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Dubai — Saudi Arabia, the world's largest crude exporter, is set for a new round of domestic fuel and energy price increases from the middle of this year, as the government seeks to drastically cut spending on subsidies, sources in the country said Tuesday.

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Price increases of around 25-30% for gasoline and diesel have been discussed, the sources said, but the government is still waiting for approval and to establish a mechanism which will protect lower income households from any sharp jump in costs.

The ministry of finance was not available for comment.

"Along with electricity price hikes, we see an increase of 30% for gasoline coming in July too. We have had to reshape our forecasts for 2017 based on this," one source at a major international bank in Saudi Arabia said.

Increases of up to 40% had been widely expected to be included in the kingdom's 2017 budget late last year, but didn't materialize.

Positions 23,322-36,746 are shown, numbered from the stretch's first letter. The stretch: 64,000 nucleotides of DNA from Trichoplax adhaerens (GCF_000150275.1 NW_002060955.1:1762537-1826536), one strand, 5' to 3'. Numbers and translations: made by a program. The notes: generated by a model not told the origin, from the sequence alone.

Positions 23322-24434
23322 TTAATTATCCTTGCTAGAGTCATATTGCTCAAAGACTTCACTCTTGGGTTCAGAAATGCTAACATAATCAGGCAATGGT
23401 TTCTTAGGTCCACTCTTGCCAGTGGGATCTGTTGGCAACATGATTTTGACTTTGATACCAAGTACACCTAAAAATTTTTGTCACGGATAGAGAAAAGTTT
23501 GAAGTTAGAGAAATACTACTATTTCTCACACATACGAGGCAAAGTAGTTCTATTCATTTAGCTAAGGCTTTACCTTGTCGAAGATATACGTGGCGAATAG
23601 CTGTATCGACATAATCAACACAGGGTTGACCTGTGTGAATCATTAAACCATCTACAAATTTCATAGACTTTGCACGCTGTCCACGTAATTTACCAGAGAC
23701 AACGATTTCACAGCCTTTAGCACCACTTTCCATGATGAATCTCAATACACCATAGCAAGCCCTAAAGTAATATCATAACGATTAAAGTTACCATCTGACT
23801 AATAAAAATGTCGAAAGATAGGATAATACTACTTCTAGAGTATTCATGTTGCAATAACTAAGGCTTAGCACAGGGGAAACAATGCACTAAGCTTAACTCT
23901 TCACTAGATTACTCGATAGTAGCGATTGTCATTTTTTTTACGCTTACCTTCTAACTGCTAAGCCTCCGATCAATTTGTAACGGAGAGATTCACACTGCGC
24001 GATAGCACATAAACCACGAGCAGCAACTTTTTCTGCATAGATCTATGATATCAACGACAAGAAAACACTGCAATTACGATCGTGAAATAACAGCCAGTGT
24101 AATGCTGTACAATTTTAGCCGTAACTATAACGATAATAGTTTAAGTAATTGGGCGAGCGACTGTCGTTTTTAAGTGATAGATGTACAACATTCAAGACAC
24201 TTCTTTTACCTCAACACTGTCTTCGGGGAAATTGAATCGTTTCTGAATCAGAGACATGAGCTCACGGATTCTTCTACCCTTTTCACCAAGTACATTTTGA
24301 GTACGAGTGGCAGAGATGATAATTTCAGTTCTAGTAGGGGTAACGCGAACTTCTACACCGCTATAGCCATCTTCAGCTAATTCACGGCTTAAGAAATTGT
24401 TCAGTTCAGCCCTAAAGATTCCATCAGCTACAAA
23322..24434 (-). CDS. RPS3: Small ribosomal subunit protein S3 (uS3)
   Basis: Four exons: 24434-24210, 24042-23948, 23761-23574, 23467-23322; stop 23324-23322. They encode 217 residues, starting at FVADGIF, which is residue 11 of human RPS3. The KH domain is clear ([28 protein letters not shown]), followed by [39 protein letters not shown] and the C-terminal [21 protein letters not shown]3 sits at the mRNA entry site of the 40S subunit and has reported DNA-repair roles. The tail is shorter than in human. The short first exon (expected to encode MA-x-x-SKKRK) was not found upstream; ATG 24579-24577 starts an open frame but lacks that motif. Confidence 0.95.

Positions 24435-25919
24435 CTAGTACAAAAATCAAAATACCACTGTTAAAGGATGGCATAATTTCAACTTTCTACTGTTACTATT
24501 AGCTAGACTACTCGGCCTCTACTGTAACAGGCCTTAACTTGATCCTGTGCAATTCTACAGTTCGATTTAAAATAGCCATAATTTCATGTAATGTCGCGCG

Instead the government announced a few details of its planned economic reforms up to 2020, known as the Fiscal Balance Program, which it hopes will save around Riyals 362 billion ($97 billion).

If the increased fuel and power prices are confirmed, it would be the second major hike after the kingdom's dramatic change in policy last year.

In its 2016 budget, it increased long-standing prices for gasoline and domestic gas for power generation as well as ethane feedstock as part of a broader program to cut subsidies and reduce the budget deficit.

The 2016 price rise saved the government as much as Riyals 29 billion, Riyadh-based Jadwa Investments said in a research note Monday. With additional increases in prices by 2020, it could save Riyals 209 billion.

The price of 95 RON gasoline was raised 50% to Riyals 0.9/liter (24 cents/liter), while that of 91 RON gasoline was raised two-thirds to Riyals 0.75/liter.

Gas prices were increased to $1.25/MMBtu from 75 cents/MMBtu, and ethane, the main feedstock for petrochemicals, to $1.75/MMBtu, more than double the long-standing fixed price of 75 cents/MMBtu.

The delay comes as the government prepares a Household Allowance Program, which aims to protect lower income Saudis from the effect of the reforms.

Under the scheme, households are split based on earnings to determine the amount of allowance given.

The first round of allowances is expected to be paid in June, ahead of the increase, the Riyadh-based Jadwa Investments said in a research note Monday.

Strategically important industries such as petrochemicals are also expected to be shielded from the price reforms until at least 2020, Jadwa said.

--Adal Mirza,
--Edited by Maurice Geller,